Working on a Yacht: Day 3; A Hostess's Job is Never Done

By 23 August 2017

One week working on a charter yacht in Croatia through the eyes of a hostess. Monday 21st August 2017 finds us on day 3 of a 7-day charter.

By day 3 we are almost in a rhythm. I have everyone figured out; not in an arrogant ‘I know you already’ kind of way, just in a – ‘I know how you have your coffee, what you have for breakfast, your drinks and a basic personality type... Trust me, 10 years working in hospitality and tourism and you figure a few things out about the rhythm of service and people in general.

It seems breakfast is always going to be a long, extended affair. Funnily enough, breakfast is actually the more labour-intensive job for a hostess as everyone gets up at different times and has a tendency to ask for something one-by-one. Same goes in a restaurant, everyone hates the breakfast shift, why? Because people are fussier when it comes to breakfast; I don’t know if it has something to do with breakfast being a meal that everyone can make themselves, so everyone is an expert and they know exactly how they like their eggs, fruit cut, coffee, pancakes, smoothie… the list goes on. I remember working in a café and we would have the most ridiculous requests – “Can I have this, with this, minus that and don’t let the eggs touch the toast…” A menu becomes more like the items list at subway, where people think they can just create their own meal.

Anyway, thankfully this group is great and not too demanding. However, the breakfast service still lasts from 6.30 am (the time I make the first coffee) until midday (by the time I have cleaned and cleared everything).

We sailed from the Pakleni islands to Vela Luka on the island Korčula, where we would be for the rest of the day.


Most guests we have had on the yacht over the last few years are coming to Croatia for the first time, so they are interested in seeing what Croatia is all about. Days are spent swimming and enjoying water-sports, while late afternoon normally entails a walk around town and going out for dinner. And some groups, even though they are in Croatia for the first time, get settled into the boat and aren’t interested in exploring anything the gorgeous islands have to offer (which kinda breaks my heart a little).

In between breakfast and lunch, there is cleaning to be done, stocking fridges, making drinks, getting snacks and sometimes small adventures… One of the guests didn’t tie the kayak to the boat very well, so it drifted away. I jumped at the chance to get close to the water, so I grabbed the SUP board and off I went after the kayak!


It turns out, what I mentioned from Day 2 about not being so fit anymore is true, I was knackered after my short sprint on the water; but happy to be closer to the sea.

Lunch was at 4 pm until around 6 pm. The chef prepared lunch for the crew, but as per usual all the crew could sit down and eat in peace, except me. There is always something needed from the hostess and it always seems that guests can sniff out the second my butt is about to touch the seat. I could walk around the yacht, check everyone is ok, stand at the bar and man it all day – but guaranteed the second I disappear, everyone will want something.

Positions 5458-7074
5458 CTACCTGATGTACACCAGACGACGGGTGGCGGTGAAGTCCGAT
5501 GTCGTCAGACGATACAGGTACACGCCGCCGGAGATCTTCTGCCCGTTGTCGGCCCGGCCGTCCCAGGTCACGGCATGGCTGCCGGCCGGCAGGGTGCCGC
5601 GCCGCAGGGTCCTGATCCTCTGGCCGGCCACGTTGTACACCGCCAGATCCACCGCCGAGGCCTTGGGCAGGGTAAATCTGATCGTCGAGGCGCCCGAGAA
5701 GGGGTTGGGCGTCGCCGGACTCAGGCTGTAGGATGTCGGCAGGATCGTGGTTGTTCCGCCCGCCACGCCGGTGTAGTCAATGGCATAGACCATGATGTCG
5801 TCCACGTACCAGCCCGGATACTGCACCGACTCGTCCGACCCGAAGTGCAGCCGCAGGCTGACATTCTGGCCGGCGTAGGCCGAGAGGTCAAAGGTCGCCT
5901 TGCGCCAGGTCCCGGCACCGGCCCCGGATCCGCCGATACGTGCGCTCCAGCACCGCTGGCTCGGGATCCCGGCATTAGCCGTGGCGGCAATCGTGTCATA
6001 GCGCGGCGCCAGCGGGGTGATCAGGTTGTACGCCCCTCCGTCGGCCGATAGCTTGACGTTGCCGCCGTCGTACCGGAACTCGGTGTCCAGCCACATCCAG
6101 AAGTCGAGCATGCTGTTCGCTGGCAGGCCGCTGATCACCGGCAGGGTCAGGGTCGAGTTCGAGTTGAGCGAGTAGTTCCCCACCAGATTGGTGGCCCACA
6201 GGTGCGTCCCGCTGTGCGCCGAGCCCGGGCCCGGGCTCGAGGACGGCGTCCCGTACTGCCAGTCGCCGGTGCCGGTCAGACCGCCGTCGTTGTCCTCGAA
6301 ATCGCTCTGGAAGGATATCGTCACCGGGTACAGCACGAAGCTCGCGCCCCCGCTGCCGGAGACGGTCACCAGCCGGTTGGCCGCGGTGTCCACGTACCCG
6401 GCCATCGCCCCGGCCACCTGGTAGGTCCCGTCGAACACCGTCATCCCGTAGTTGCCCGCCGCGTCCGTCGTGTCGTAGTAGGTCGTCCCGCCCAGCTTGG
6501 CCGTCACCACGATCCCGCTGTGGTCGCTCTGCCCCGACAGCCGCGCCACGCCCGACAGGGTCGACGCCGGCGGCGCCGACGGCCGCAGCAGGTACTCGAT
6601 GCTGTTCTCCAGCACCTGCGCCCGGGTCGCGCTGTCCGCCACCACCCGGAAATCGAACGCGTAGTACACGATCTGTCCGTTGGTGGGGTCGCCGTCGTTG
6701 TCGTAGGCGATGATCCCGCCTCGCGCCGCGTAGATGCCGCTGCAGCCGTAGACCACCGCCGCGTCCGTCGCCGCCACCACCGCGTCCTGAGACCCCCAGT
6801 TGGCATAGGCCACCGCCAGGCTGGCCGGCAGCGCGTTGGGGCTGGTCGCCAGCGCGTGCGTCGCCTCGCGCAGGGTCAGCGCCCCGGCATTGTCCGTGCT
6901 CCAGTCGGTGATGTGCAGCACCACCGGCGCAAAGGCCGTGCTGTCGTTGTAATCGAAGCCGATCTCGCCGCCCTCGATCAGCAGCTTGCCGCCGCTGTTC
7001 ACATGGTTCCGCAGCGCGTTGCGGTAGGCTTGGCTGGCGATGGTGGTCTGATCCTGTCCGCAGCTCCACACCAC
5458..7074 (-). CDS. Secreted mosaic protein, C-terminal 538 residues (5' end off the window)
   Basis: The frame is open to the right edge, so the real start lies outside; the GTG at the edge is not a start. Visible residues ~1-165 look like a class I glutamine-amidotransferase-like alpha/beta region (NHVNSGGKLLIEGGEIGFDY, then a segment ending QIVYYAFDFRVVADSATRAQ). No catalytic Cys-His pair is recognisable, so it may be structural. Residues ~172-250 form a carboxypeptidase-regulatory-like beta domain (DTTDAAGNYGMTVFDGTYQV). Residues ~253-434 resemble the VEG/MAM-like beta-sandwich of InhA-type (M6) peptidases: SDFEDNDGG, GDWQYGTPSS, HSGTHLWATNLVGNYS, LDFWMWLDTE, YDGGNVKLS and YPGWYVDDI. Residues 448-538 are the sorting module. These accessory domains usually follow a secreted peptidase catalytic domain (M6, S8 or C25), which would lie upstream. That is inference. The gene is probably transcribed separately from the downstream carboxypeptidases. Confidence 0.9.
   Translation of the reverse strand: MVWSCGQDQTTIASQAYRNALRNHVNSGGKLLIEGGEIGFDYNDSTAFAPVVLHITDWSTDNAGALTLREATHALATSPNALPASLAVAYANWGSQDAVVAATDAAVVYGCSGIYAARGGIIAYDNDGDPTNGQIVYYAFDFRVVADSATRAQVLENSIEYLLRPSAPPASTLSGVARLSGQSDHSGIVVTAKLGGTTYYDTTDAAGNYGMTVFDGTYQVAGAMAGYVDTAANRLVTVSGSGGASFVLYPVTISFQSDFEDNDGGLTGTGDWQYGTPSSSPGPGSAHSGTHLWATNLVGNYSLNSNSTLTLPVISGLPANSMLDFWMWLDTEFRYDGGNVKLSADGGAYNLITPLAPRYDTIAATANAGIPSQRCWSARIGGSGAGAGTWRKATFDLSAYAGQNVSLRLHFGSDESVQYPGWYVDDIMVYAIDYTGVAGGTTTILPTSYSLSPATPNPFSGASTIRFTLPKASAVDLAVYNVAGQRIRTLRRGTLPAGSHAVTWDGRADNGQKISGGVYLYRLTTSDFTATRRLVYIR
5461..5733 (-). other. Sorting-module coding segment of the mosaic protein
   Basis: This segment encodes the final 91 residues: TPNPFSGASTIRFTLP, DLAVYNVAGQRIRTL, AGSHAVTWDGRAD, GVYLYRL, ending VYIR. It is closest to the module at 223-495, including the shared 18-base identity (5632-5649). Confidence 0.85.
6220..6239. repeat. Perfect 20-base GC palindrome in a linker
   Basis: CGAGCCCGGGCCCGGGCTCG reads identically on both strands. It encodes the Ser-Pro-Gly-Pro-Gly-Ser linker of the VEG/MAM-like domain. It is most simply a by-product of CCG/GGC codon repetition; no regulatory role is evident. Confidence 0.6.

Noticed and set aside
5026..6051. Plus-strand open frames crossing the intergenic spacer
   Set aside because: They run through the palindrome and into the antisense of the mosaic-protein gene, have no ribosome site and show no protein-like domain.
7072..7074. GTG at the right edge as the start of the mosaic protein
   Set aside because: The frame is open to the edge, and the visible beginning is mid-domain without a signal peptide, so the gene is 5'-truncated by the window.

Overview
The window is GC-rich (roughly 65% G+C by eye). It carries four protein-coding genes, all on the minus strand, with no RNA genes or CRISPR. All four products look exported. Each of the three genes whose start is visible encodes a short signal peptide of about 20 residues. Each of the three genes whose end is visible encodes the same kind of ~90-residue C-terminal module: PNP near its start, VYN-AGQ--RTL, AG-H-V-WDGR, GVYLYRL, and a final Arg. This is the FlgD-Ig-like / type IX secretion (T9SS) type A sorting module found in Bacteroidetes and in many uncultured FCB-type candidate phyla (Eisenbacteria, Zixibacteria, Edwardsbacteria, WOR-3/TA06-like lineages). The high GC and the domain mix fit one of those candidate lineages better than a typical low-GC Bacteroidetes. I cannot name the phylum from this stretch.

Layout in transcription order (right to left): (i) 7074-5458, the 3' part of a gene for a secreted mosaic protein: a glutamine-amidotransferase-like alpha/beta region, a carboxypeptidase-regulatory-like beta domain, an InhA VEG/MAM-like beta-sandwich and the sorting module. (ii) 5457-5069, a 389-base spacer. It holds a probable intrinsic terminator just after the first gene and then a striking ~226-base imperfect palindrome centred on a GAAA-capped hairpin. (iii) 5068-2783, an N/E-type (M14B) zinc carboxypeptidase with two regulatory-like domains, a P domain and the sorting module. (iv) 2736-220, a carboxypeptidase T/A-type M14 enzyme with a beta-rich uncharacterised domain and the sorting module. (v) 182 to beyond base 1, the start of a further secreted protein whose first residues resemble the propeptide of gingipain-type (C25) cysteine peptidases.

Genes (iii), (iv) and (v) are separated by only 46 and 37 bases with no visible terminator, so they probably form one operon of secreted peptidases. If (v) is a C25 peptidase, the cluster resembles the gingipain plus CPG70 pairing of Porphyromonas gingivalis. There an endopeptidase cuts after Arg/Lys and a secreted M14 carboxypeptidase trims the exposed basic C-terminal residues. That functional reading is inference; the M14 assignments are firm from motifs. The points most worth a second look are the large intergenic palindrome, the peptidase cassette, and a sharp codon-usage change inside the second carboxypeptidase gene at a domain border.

My first year hostessing on the yacht, I lost so much weight (I am only around 50-something kilos anyway); I went down to a scary 42 kg and was constantly getting sick. I was eating, but nowhere near enough compared to my output and guests never had a problem interrupting me – poking their head down into the salon “Oh, am I bothering you?” In my head: Of course you’re bothering me, I have a mouthful of my now cold dinner. Out loud: No problem at all, let me help you find your hat. It’s not like in a restaurant where you eat before and after service and wouldn’t dream of eating during; on a boat, there is NO end to service, we are on-call 24/7. I learned the hard way that I needed to create some boundaries and look after myself – beginning with eating properly.

It did always amaze me though, that people can spend a week on a boat with you and never wonder or be considerate as to when you are eating or taking any rest. At least on super yachts, there is a big team and even a rota sometimes; so, you can eat, sleep and rest almost like a normal human being. On a yacht with only four crew, you don’t have this luxury.

Above all the other crew, the hostess is the only one who can’t ever have a moment of peace – once the chef has finished cooking for the day he is done, the captain always has responsibilities, but he can disappear from time-to-time unnoticed or at least without explanation, same goes for the deckhand. If I disappear for more than 10-minutes, I would have a mob of hungry, thirsty, angry guests who have lost all of their belongings. Ok, obviously a slight exaggeration, but I swear that’s what it feels like at times.

By the end of the day, the guests had been off the boat for only one-hour, which meant I really didn’t have a break. In 3 days, I have not been able to get off the boat for even a minute (as we have been on anchor the whole time); it is fine, as I am only here for the week, but now I am beginning to remember why I used to go a little crazy and get cabin-fever.

Another 18-hour day done and maybe you are starting to realise just how much work is involved with this job.